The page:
I finally got a minute to play with the MSP430 LaunchPad Kit I received, well almost for free from TI and immediately got some feedback to share with the development and marketing team.
First overall I think Launchpad is a great product and I am looking forward to seeing it improve, secondly my understanding is that its targeted market is starting engineers , hobbyist and alike … and I am speaking from that perspective.
I know you might hate me for this and maybe this is a banned word in your company but you should really look at Arduino and try to understand why it became so popular, in a nutshell let me break it down:
– the secret is in details, you might have a better product at a better price but if you can’t present it correctly it will not catch up with developers
– simplicity , simplicity , simplicity, too much information is as bad as no information, getting started manual DOES NOT have to be 182 pages long, half of which are telling about the entire TI lineup and various clock setup , get straight to the point show us the fun part !
– people don’t want so many options, so you must make choices for them , for example – choose a fixed clock mode (crystal or internal clock) and make it standard, let advanced users hack it if necessary, this will also make Launchpad programs more portable if you choose and “official” operating clock speed.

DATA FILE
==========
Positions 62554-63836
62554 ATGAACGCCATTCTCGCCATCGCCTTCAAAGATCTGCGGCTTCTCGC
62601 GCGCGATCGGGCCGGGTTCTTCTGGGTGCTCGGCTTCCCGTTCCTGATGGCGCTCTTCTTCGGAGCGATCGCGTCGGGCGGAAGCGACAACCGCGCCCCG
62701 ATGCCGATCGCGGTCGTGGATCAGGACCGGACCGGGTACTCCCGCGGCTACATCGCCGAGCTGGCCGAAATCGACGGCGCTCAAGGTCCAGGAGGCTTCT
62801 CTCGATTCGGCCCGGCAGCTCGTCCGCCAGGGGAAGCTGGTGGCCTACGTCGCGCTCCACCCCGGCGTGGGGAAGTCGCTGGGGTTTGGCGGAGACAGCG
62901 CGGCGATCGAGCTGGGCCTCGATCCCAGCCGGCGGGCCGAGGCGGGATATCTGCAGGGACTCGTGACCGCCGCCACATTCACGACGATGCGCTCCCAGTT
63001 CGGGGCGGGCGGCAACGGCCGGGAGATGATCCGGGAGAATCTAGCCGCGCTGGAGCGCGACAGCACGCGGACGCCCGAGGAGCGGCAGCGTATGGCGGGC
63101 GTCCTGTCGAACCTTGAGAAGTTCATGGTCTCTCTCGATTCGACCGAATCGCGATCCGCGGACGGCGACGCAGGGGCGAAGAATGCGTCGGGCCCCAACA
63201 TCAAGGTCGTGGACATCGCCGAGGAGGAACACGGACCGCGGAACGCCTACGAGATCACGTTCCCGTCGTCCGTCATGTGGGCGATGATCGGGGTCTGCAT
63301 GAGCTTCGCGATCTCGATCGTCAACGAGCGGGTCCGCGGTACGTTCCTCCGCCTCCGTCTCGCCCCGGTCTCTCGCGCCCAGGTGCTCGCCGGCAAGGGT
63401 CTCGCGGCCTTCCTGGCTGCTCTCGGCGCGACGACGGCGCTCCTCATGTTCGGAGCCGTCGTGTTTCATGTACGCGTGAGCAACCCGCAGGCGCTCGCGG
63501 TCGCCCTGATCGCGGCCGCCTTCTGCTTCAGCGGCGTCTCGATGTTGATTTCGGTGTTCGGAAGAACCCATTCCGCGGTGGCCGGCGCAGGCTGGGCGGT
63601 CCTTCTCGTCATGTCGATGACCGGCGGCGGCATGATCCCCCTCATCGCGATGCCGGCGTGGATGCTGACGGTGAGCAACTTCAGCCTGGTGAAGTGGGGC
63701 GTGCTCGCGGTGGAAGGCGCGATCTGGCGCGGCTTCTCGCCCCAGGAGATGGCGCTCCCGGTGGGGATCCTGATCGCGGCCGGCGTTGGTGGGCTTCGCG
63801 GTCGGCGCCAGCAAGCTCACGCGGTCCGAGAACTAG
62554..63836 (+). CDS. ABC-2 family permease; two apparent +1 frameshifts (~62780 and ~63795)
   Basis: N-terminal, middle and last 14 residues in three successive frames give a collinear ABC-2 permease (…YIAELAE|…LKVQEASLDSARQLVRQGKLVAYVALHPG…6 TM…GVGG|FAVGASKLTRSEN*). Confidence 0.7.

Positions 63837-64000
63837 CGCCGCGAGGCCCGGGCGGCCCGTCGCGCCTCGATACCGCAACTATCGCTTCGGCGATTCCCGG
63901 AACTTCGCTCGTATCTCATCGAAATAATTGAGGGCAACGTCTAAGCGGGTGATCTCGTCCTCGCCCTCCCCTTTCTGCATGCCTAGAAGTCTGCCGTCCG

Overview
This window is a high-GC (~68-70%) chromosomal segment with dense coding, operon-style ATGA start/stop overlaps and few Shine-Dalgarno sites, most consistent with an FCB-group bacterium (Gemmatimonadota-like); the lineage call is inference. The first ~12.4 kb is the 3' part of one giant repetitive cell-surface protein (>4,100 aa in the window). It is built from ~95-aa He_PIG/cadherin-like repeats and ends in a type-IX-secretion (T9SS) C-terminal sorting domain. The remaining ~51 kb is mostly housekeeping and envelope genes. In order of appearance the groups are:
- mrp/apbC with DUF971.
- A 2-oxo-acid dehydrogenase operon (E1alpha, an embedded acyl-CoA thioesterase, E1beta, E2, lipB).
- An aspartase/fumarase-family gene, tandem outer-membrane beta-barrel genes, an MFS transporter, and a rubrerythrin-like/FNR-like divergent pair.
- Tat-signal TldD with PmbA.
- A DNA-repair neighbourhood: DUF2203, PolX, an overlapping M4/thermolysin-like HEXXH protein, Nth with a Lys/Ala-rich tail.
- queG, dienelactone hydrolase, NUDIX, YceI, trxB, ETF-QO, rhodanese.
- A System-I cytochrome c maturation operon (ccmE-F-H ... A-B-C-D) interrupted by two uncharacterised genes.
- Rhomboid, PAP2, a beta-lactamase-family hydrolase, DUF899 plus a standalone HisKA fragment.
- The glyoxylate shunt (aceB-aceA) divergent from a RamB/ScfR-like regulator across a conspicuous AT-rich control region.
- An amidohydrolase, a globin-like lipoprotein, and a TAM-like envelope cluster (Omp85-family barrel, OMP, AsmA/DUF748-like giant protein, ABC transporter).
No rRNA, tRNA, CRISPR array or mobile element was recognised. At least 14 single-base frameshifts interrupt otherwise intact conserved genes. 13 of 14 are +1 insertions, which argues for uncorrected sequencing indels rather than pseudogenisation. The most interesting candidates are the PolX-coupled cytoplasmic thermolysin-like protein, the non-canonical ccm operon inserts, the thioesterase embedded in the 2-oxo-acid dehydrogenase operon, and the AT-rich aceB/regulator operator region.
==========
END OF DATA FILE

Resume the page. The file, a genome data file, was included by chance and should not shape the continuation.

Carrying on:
– make a free compiler and IDE : it makes no sense to have a paid compiler and charge a developer “pennies” compared to what that developer can bring you in hardware sales if he uses your chips , instead of spending money on giveaways and free lunches at trade shows , etc, just give the developers a free unlimited IDE and compiler, best promotion you can make and best boost in hardware sales for the future ! It is no coincidence Arduino was based on AVR the only major MCU manufacture to have multi-platform free compilers and IDE (both Microchips and TI’s free editions are limited and crippled).
– give free and no “string attached” MCU samples as Microchip has, same reason as above , you can’t cook dinner with MCUs if someone is ordering them they are an engineer and they might make a product that will use millions of your chips in the future, if you don’t make samples easy and fast , he might choose Microchip because today he is a student and he is broke, call it fate or whatever – unfair but fair ..
– in coding hide all the ugly details like the clock setup , in worst case scenario make a “launchpad” header file to contain all the technical stuff, if you make the “blinking led” program a one or two line program than you know you’re on the right way !
– make changing pin direction (output / input) prettier and more straightforward and avoid the | (OR) bit assignments, in worst case you can use some macros (as I explain here http://www.starlino.com/port_macro.html) , this style of assignments is confusing for beginners
Well that’s it for now, i might add more ideas … so check back or contact me directly if you’d like more feedback.